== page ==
A LESSON IN SURVIVAL
THE DECLINE IN Zimbabwe’s economy in 2004 (-2,3%), in 2005 (-4,2%) and in 2006 (estimated at -2,5%) is, according to the Zimbabwe Country File 2006, largely the result of drastic drops in the country’s agricultural earnings.
The previously respectable crops began falling drastically from 1998, shortly before the start of the land reform fiasco: the wheat crop dropped from around 300 000t to 64 000t last year; coffee fell from 10 000t to 1 500t; and tobacco from around 224 000t to less than 60 000t.
However, dairy producers aren’t doing so badly, with a figure of about 93 000t, compared to 197 000t in 1998.
Deon Theron, chairman of Zimbabwe’s National Association of Dairy Farmers (NADF), says in the latest issue of Dairy Mail Africa that the good co-operation within the dairy industry was largely responsible for the survival of dairy farmers. “The NADF has a very good relationship with the processors and the price is constantly determined according to a model that allows, among others, for inflation.”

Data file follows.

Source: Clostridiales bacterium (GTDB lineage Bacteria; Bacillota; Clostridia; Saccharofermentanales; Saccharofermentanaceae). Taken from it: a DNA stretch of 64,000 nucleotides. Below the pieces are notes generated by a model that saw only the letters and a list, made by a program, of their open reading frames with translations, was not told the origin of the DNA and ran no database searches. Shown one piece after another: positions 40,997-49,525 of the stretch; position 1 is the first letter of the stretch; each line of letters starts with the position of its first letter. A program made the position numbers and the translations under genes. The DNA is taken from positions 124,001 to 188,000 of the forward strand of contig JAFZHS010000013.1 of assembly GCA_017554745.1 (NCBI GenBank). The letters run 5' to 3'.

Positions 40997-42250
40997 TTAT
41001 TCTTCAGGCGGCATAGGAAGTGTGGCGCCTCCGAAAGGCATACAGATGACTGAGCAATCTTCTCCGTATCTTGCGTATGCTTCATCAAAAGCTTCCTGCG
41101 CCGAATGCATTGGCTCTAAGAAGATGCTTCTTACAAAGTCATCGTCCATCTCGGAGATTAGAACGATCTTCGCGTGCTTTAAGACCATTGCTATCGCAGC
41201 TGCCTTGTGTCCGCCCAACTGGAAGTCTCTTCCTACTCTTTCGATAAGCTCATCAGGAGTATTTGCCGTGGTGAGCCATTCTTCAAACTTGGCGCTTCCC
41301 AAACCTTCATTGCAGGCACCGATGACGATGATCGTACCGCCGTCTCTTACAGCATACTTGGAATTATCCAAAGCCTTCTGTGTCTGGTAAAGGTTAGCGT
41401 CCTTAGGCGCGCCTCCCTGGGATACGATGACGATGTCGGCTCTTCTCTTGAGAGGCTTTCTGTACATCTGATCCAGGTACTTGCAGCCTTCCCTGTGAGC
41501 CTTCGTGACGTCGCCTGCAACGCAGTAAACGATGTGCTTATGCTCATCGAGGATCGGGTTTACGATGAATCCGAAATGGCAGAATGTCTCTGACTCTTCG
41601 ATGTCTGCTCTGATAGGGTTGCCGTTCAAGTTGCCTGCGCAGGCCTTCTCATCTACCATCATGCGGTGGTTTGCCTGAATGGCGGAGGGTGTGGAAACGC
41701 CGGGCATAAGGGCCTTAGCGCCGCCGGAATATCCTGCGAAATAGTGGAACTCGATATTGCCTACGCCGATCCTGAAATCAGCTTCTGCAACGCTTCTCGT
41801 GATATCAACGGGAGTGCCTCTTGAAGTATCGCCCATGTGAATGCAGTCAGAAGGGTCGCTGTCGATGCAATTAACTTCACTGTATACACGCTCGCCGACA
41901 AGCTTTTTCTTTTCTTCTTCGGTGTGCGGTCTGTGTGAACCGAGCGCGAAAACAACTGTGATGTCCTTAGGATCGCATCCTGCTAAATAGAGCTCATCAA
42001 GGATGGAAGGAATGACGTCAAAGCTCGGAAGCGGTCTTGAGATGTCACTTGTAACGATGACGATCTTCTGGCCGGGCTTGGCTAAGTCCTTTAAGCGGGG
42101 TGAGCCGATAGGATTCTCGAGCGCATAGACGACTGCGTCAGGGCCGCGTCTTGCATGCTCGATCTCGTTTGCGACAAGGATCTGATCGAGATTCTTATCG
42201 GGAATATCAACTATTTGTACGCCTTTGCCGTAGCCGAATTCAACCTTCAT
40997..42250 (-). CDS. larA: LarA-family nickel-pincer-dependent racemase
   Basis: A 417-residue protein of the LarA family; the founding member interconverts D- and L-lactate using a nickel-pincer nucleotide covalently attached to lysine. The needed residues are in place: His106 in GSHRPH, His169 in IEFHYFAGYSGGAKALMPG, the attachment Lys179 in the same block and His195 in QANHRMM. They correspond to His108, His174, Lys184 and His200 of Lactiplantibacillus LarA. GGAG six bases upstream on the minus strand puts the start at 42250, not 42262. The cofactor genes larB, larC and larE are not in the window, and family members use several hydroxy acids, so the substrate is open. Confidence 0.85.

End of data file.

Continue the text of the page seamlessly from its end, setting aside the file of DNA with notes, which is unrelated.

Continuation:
Theron says it took 50 years before milk cost Z$4 000/litre. But it then took just one year for the price to increase to Z$77 000/litre. “With inflation above 1 000%, quick and constant price adjustments are essential.”
In SA, there’s considerable friction between farmers and processors. Many of the dairy farmers leaving the industry feel that processors in SA don’t compensate them properly and that co-operation isn’t as it should be.
Perhaps they should learn from Zimbabwe’s dairy industry.